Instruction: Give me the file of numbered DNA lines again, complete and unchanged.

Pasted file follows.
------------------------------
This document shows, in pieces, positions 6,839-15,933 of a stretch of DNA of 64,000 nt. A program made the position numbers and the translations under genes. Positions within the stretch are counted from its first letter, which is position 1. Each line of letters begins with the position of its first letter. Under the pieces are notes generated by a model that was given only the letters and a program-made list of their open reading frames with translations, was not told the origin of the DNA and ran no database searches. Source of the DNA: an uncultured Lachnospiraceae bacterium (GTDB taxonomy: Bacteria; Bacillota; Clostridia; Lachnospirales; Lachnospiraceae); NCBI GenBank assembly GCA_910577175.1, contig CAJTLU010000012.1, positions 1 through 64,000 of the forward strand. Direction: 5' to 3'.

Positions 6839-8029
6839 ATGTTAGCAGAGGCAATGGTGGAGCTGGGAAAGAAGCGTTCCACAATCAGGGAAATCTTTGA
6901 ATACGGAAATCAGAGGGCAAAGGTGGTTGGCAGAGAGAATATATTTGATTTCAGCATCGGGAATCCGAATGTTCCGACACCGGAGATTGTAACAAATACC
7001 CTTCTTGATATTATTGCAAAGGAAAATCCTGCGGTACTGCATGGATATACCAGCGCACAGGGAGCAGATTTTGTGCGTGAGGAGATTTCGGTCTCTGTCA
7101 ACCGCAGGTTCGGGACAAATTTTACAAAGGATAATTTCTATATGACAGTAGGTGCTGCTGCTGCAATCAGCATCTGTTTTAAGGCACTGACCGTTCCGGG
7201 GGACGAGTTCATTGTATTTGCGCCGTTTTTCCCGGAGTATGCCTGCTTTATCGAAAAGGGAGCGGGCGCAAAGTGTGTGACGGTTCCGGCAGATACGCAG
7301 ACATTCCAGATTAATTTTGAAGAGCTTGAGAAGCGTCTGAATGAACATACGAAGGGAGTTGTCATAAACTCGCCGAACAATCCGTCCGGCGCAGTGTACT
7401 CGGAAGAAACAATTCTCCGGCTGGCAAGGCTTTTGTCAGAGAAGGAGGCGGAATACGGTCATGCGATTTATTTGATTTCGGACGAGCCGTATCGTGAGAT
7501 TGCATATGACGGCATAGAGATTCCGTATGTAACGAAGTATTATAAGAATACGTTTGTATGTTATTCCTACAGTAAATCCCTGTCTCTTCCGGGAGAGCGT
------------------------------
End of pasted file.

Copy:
This document shows, in pieces, positions 6,839-15,933 of a stretch of DNA of 64,000 nt. A program made the position numbers and the translations under genes. Positions within the stretch are counted from its first letter, which is position 1. Each line of letters begins with the position of its first letter. Under the pieces are notes generated by a model that was given only the letters and a program-made list of their open reading frames with translations, was not told the origin of the DNA and ran no database searches. Source of the DNA: an uncultured Lachnospiraceae bacterium (GTDB taxonomy: Bacteria; Bacillota; Clostridia; Lachnospirales; Lachnospiraceae); NCBI GenBank assembly GCA_910577175.1, contig CAJTLU010000012.1, positions 1 through 64,000 of the forward strand. Direction: 5' to 3'.

Positions 6839-8029
6839 ATGTTAGCAGAGGCAATGGTGGAGCTGGGAAAGAAGCGTTCCACAATCAGGGAAATCTTTGA
6901 ATACGGAAATCAGAGGGCAAAGGTGGTTGGCAGAGAGAATATATTTGATTTCAGCATCGGGAATCCGAATGTTCCGACACCGGAGATTGTAACAAATACC
7001 CTTCTTGATATTATTGCAAAGGAAAATCCTGCGGTACTGCATGGATATACCAGCGCACAGGGAGCAGATTTTGTGCGTGAGGAGATTTCGGTCTCTGTCA
7101 ACCGCAGGTTCGGGACAAATTTTACAAAGGATAATTTCTATATGACAGTAGGTGCTGCTGCTGCAATCAGCATCTGTTTTAAGGCACTGACCGTTCCGGG
7201 GGACGAGTTCATTGTATTTGCGCCGTTTTTCCCGGAGTATGCCTGCTTTATCGAAAAGGGAGCGGGCGCAAAGTGTGTGACGGTTCCGGCAGATACGCAG
7301 ACATTCCAGATTAATTTTGAAGAGCTTGAGAAGCGTCTGAATGAACATACGAAGGGAGTTGTCATAAACTCGCCGAACAATCCGTCCGGCGCAGTGTACT
7401 CGGAAGAAACAATTCTCCGGCTGGCAAGGCTTTTGTCAGAGAAGGAGGCGGAATACGGTCATGCGATTTATTTGATTTCGGACGAGCCGTATCGTGAGAT
7501 TGCATATGACGGCATAGAGATTCCGTATGTAACGAAGTATTATAAGAATACGTTTGTATGTTATTCCTACAGTAAATCCCTGTCTCTTCCGGGAGAGCGT